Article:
PARP-1 inhibitors are recently developed and used to target cancers with a defect in homologous recombination (HR) repair, such as BRCA1 or BRCA2 mutations. However, the usage of the PARP inhibitors is profoundly limited by the fact that BRCA1 or BRCA2 mutations only occur in low percentages of human cancers. Thus, identifying critical regulators that control the HR repair is of significance in further understandng DNA damage response and may provide an important therapeutic target for cancer treatments. In this proposal, we set our goals to identify novel regulators in the HR repair pathway that can serve as druggable targets and be used as potential targets in combination with PARP inhibitor to trigger synthetic lethality in cancers. Our study provides the convincing evidence that Skp2 E3 ligase is a novel regulator critical for ATM activation and HR repair, revealing an insight into how DNA damage response is regulated and further providing a new paradigm for a synthetic lethal strategy for cancers. The objectives of this proposal are to determine how Skp2 is recruited to DNA damage foci to regulate ATM activation, how Skp2-medaited NBS1 ubiquitination regulates HR repair and to identify a novel therapeutic strategy for cancer treatment. We will pursue our goals by performing the following specific aims.
Aim 1) Understanding the novel regulation of Skp2 E3 ligase in HR repair and genomic instability.
Aim 2) To determine the role of K63-linked ubiquitination in the component of the MRN complex in telomere maintenance and DNA damage repair.
Aim 3. Understanding novel mechanisms by which Skp2 regulates kinase signaling and tumorigenesis for cancer therapy. In sum, our study provides molecular insights into how MRN complex regulates ATM activation. We show that Skp2 E3 ligase is a critical regulator required for the recruitment of ATM to DNA damage foci and subsequent ATM activation. So far, all Skp2 substrates identified in the last decade are known to undergo ubiquitin- dependent proteasome degradation. However, in this study we identify for the first time a novel non-proteolytic function for Skp2 in DNA damage response. Skp2 triggers non-proteolytic K63-linked ubiquitination of NBS1 and facilitates activation and recruitment of ATM to DNA damage foci. Moreover, we have developed for the first time specific Skp2 inhibitors that can be used for cancer targeting. Our study provides convincing evidence that Skp2 E3 ligase is a novel regulator critical for ATM activation and HR repair, shedding new lights on how DNA damage response is regulated and further offering a new paradigm for a synthetic lethal strategy for cancer treatments.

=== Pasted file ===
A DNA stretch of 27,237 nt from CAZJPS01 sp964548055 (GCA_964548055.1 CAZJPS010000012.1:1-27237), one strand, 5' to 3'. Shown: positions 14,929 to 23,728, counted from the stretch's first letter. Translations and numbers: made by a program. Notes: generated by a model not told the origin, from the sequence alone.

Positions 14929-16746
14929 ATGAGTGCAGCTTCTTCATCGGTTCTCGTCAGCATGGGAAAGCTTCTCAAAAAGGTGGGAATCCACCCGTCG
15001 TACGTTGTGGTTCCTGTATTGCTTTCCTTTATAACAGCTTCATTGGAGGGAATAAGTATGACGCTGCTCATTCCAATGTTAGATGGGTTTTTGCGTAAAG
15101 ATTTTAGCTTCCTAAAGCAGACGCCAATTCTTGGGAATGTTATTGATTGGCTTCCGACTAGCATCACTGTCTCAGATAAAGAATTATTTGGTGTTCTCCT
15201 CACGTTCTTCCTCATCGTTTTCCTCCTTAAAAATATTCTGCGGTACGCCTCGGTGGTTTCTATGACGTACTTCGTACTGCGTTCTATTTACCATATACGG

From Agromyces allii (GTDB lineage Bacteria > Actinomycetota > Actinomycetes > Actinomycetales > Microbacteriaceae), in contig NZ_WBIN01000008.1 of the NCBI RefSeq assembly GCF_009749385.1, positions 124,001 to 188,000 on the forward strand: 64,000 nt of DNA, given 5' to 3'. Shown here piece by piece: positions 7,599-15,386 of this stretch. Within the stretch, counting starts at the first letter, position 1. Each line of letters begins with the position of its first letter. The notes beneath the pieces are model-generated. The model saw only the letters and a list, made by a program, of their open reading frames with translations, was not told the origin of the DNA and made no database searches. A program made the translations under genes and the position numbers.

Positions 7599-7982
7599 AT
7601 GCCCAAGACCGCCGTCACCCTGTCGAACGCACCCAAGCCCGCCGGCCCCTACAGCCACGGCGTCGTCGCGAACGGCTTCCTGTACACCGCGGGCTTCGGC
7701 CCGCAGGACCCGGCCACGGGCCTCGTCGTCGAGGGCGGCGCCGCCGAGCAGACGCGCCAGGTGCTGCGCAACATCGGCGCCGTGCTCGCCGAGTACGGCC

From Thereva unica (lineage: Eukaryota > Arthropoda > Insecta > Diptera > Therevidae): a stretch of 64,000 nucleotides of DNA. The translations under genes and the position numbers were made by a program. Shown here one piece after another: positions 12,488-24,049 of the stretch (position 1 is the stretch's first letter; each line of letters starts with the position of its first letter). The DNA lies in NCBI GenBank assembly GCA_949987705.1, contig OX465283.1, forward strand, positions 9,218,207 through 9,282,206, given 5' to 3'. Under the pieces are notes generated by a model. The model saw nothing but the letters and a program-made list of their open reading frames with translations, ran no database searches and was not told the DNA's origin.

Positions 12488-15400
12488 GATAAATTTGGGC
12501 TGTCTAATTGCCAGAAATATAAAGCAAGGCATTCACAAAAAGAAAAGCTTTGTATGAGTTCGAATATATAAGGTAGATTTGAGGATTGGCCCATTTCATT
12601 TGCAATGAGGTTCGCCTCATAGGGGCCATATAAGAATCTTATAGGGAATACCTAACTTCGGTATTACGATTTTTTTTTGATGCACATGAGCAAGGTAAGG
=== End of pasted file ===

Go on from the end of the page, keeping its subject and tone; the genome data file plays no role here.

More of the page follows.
Public Health Relevance

The goal of this study is to provide a new lethality strategy for cancer therapy. Our study provides novel molecular insight into how the MRN complex regulates ATM activation and shows that Skp2 E3 ligase is a critical regulator required for the recruitment of ATM by the MRN complex to DNA damage foci and subsequent ATM activation upon genotoxic stress. Our study reveals a new light into how DNA damage response and tumorigenesis are regulated, offering a new paradigm for a synthetic lethal strategy for cancer therapy.

National Institute of Health (NIH)
National Cancer Institute (NCI)
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Cancer Etiology Study Section (CE)
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Johnson, Ronald L
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Wake Forest University Health Sciences
Schools of Medicine
United States
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